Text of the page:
Last May, Entrepreneur put Agape World, a Hauppauge, New York-based company, on its “Hot 100” list of fast-growth businesses.
In January, federal agents executed warrants on Agape’s offices, and Nicholas Cosmo [above], founder and owner of Agape World, was arrested and charged with a $370 million mail fraud. According to Time.com, it appeared Cosmo was running an alleged Ponzi scheme, similar to that of Bernie Madoff.
Earlier this month, a group of 87 investors (which may or may not include the actor Vincent D’Onofrio) filed a $178 million lawsuit against Entrepreneur, alleging the magazine misled them by putting Agape on its “Hot 100” without checking them out thoroughly.
Entrepreneur is no stranger to legal battles, many involving the use of the word “entrepreneur,” for which it holds a trademark and doesn’t mind flexing its legal muscle against other companies that use the word in their names. (Which, to me, would be like Time suing Rolex.)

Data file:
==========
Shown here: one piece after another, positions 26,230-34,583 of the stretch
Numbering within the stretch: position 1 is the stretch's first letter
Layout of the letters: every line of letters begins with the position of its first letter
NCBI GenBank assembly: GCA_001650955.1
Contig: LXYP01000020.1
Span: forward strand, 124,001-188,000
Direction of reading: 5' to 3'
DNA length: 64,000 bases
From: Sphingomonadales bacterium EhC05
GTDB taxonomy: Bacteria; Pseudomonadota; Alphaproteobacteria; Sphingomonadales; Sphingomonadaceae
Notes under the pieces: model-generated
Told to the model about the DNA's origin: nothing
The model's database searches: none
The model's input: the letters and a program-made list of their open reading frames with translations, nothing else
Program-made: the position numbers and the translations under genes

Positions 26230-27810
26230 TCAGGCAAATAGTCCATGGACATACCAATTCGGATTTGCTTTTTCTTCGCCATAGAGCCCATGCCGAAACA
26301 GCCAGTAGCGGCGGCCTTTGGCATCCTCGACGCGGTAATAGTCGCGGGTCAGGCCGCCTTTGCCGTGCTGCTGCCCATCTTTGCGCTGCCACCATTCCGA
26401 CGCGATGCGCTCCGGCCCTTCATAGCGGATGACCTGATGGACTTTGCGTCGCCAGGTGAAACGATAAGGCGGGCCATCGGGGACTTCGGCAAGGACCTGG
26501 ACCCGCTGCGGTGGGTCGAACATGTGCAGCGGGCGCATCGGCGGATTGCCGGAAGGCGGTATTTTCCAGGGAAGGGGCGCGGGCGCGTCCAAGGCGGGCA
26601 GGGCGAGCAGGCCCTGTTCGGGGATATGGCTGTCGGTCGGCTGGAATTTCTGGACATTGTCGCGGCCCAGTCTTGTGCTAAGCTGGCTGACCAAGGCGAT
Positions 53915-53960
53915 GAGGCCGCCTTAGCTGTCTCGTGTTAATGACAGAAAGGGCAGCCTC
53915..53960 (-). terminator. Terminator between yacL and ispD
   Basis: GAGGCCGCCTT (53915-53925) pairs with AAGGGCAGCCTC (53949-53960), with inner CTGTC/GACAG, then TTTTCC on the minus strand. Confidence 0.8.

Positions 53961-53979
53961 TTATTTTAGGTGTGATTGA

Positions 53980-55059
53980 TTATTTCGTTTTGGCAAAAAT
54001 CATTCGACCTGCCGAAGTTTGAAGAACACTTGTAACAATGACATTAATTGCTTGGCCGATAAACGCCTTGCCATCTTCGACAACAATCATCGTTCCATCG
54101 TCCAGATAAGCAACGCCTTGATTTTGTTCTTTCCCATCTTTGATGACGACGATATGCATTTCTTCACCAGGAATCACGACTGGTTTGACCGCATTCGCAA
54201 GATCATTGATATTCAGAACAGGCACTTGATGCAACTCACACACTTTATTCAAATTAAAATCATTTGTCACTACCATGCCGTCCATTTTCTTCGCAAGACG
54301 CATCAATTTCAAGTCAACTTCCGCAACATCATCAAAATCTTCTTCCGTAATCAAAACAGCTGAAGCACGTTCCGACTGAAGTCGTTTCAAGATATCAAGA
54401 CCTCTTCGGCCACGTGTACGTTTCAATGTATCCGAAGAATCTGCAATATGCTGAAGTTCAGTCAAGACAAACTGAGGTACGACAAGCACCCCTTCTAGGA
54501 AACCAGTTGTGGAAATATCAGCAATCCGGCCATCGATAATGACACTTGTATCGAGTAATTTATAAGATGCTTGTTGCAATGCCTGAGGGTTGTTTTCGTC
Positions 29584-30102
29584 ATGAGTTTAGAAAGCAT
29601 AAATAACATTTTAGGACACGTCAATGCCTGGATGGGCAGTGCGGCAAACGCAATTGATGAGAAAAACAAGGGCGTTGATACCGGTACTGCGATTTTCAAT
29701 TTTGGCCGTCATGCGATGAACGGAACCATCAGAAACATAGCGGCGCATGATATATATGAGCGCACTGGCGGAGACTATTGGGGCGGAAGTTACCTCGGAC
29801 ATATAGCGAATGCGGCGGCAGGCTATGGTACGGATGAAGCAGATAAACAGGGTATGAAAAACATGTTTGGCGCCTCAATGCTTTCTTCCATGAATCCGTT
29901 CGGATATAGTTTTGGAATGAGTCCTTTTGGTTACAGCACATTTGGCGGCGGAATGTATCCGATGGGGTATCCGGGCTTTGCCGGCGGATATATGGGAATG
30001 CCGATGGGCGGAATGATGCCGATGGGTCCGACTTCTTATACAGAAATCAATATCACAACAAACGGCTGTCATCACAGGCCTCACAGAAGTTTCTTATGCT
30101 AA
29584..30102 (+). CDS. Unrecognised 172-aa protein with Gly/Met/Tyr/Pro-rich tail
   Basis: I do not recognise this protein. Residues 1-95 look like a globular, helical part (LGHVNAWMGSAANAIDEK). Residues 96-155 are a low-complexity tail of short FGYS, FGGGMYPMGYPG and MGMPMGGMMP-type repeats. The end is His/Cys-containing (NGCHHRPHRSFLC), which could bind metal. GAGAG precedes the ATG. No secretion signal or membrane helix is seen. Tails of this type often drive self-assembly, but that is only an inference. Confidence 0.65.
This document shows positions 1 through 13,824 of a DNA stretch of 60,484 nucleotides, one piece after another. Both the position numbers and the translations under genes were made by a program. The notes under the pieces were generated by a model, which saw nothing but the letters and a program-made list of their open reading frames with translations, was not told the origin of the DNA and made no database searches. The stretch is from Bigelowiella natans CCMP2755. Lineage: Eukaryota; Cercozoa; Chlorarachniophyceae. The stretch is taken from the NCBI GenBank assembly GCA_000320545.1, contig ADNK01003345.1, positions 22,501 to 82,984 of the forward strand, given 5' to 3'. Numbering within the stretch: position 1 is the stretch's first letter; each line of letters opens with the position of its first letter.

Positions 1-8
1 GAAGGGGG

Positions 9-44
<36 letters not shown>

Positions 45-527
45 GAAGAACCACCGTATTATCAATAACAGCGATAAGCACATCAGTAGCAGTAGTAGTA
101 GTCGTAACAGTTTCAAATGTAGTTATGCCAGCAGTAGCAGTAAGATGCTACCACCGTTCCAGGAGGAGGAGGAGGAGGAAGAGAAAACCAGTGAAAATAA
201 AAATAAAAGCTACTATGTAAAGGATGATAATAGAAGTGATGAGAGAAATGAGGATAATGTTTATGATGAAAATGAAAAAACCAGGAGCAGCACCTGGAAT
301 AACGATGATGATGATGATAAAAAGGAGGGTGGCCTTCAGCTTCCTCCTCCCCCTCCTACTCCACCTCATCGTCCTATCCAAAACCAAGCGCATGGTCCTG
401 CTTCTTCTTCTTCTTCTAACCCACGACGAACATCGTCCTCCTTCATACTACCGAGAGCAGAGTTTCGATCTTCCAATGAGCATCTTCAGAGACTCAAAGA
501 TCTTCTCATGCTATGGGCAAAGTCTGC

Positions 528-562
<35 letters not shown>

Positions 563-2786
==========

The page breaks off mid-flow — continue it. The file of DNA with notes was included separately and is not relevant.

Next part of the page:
This lawsuit, however, sounds like a scam.
That Entrepreneur should be responsible for investments made in a company that’s found to be fraudulent is laughable. Should investors sue Fortune because GM was ranked number five on the Fortune 500? Should I sue Sports Illustrated for picking the Mets to win the World Series when they crumble in September, and I lose my shirt in Vegas?
Of course not.
According to the suit, Entrepreneur “did not attempt to verify the information it received from Agape, at no time did Entrepreneur visit Agape headquarters.”
How about those 87 investors try doing their own homework? And use something other than Entrepreneur?